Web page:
Last week’s blustery weather chilled most of us to the bone, but it was a breath of warm air to Chatham’s Doug Stenton.
Then again, for the past 23 years, Stenton has called Nunavut home.
The 61-year-old archaeologist is in town on leave after a wild fall that included his key role in the Franklin Expedition discovery which made headlines around the globe.
He’s the director of heritage for Nunavut’s department of culture and heritage. For the past six years, Stenton was heavily involved in the hunt for the lost expedition, which became trapped in heavy ice while searching for the Northwest Passage in 1846 and vanished. Subsequent searches revealed only hints of the location of the HMS Erebus and HMS Terror, Sir John Franklin’s ships.
In 1992, the federal government declared the shipwrecks to be national historic sites, despite no one knowing where they were.
The serious effort to track them down began in 2008, Stenton said.
Parks Canada initiated the modern search for the vessels, and Stenton quickly got on board.
“The summer time is a very narrow window of opportunity. You have to hope the ice melts,” Stenton said. “It’s only a matter of weeks.”
For six years, the searchers proceeded in this manner. And finally in early September, it was Stenton who suggested they search in the fateful spot. Chopper pilot Andrew Stirling took archaeologists Stenton and Bob Park, as well as hydrographer Scott Youngblut to a small island south of where they’d hoped to be searching. Inclement weather had forced the change.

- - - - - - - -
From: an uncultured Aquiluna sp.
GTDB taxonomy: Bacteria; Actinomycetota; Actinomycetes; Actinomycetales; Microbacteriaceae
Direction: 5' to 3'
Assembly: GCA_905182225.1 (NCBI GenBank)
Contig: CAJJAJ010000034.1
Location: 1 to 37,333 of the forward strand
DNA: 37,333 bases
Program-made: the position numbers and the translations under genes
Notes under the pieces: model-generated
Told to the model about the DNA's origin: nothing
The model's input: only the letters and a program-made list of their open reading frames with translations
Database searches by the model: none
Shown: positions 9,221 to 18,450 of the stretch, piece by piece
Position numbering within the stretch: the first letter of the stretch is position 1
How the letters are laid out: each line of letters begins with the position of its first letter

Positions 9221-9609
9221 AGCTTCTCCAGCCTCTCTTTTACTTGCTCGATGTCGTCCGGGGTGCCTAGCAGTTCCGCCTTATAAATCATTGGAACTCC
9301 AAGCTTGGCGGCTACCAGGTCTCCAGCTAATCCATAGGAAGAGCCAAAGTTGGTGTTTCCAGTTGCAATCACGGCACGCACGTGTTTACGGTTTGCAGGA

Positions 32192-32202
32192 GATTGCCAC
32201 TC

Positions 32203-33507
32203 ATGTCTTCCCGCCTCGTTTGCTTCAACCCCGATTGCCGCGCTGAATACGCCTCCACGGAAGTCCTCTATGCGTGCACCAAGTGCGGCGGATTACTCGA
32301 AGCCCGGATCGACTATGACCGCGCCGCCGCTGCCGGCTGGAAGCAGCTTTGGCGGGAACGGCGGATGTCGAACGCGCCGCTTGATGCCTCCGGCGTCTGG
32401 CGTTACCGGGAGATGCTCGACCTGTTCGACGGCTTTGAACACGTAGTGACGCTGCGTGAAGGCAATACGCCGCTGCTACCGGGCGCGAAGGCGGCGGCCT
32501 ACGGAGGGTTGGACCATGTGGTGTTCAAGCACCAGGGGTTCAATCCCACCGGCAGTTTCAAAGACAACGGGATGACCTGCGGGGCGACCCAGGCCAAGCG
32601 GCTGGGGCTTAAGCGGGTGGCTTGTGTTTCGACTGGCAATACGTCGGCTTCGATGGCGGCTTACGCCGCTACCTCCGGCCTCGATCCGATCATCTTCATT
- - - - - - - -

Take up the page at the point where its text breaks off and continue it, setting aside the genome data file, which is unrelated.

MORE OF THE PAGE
Some say what happened was blind luck, but Stenton said the area they searched was part of their plans all along.
“We were going to that island anyway. It was as much as us sticking to our plan that we developed back in 2008 than anything,” he said.
The weather this summer did push them south, however.
“The conditions in the field were different than the previous five years, mainly in terms of ice cover further north,” Stenton said. “We spent a lot of time in the southern parts. I was looking over maps and charts, and each day we were doing helicopter and walking surveys.
“We had planning meetings every morning. On that particular day, we were informed again we weren’t able to go further north. The island was among the next that we opted to survey.”
Of all the expertise on board the helicopter that day, it was the pilot who made the discovery that would ultimately lead the search teams to a nearby shipwreck.
“In some areas, the pilots will do other things. They’re not obligated to do archaeology, but we worked with Andrew a couple of years ago and he was very interested,” Stenton said. “After we set down, we started doing normal procedures…Andrew and Robert Park from the University of Waterloo started walking near the water’s edge. He (Stirling) found the iron fitting.”
That fitting weighed about 4.5 kilograms and had Royal Navy markings on it.
The in-water Parks Canada search shifted to near the island, and sonar soon revealed a nearby shipwreck – the Erebus.
They had found a national historic site and solved a 168-year-old mystery.
For Stenton, it marks the high note of his career. He’s thinking about retiring in about a year and maybe moving back to Chatham.
“I’m not going to stop doing archaeology,” he said. “I will be publishing my research with my colleagues. I’ll be pretty busy.”
He also holds adjunct status at Trent University and the University of Waterloo, so teaching could be in his future as well.
Coming back to Chatham full time would be a big change for Stenton. Not only have he and his wife lived in Nunavut for the past 23 years, he’s been doing archeological research up there for more than 34 years.
“I was completing my undergraduate degree at the University of Windsor in 1980 and had a chance to go up to Frobisher Bay to do some work. We spent a summer up there and sort of got hooked,” he said.